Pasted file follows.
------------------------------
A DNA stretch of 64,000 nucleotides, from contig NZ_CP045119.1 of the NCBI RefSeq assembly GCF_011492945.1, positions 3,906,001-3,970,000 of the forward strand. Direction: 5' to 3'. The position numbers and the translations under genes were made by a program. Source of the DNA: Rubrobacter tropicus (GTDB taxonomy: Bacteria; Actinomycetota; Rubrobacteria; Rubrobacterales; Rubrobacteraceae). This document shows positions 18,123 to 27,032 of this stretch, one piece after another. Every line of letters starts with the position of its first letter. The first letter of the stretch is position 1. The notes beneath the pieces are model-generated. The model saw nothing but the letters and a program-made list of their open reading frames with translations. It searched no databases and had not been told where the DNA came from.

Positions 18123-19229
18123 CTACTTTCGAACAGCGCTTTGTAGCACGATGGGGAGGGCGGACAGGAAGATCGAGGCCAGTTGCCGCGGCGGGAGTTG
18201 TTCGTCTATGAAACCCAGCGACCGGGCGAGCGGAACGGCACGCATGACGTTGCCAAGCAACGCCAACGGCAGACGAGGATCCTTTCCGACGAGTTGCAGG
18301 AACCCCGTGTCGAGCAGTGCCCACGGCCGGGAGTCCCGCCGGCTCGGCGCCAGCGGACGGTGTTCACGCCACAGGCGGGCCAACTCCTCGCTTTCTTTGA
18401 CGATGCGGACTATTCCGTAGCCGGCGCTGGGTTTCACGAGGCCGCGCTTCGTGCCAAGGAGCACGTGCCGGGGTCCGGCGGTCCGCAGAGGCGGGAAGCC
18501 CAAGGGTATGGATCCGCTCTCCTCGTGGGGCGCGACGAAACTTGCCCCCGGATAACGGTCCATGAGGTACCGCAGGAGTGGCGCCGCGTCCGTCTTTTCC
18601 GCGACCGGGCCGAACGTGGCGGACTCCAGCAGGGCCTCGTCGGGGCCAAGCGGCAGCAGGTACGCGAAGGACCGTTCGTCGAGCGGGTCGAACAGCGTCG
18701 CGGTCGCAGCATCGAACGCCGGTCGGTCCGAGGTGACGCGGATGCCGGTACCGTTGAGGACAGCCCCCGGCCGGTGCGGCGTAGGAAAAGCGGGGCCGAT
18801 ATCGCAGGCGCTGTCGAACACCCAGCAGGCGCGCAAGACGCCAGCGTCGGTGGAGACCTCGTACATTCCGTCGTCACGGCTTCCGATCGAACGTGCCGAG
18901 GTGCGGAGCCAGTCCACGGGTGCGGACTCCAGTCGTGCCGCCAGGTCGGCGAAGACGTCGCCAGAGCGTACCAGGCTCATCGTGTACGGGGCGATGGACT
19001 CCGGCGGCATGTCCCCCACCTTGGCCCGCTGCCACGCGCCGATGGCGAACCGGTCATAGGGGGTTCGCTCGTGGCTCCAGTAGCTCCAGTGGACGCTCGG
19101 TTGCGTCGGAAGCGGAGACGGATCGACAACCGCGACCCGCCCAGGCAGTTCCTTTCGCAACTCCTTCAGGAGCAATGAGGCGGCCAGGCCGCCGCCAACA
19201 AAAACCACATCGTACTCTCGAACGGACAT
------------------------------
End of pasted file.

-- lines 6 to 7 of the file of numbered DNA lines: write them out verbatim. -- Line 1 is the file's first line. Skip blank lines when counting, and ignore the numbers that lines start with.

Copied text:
18401 CGATGCGGACTATTCCGTAGCCGGCGCTGGGTTTCACGAGGCCGCGCTTCGTGCCAAGGAGCACGTGCCGGGGTCCGGCGGTCCGCAGAGGCGGGAAGCC
18501 CAAGGGTATGGATCCGCTCTCCTCGTGGGGCGCGACGAAACTTGCCCCCGGATAACGGTCCATGAGGTACCGCAGGAGTGGCGCCGCGTCCGTCTTTTCC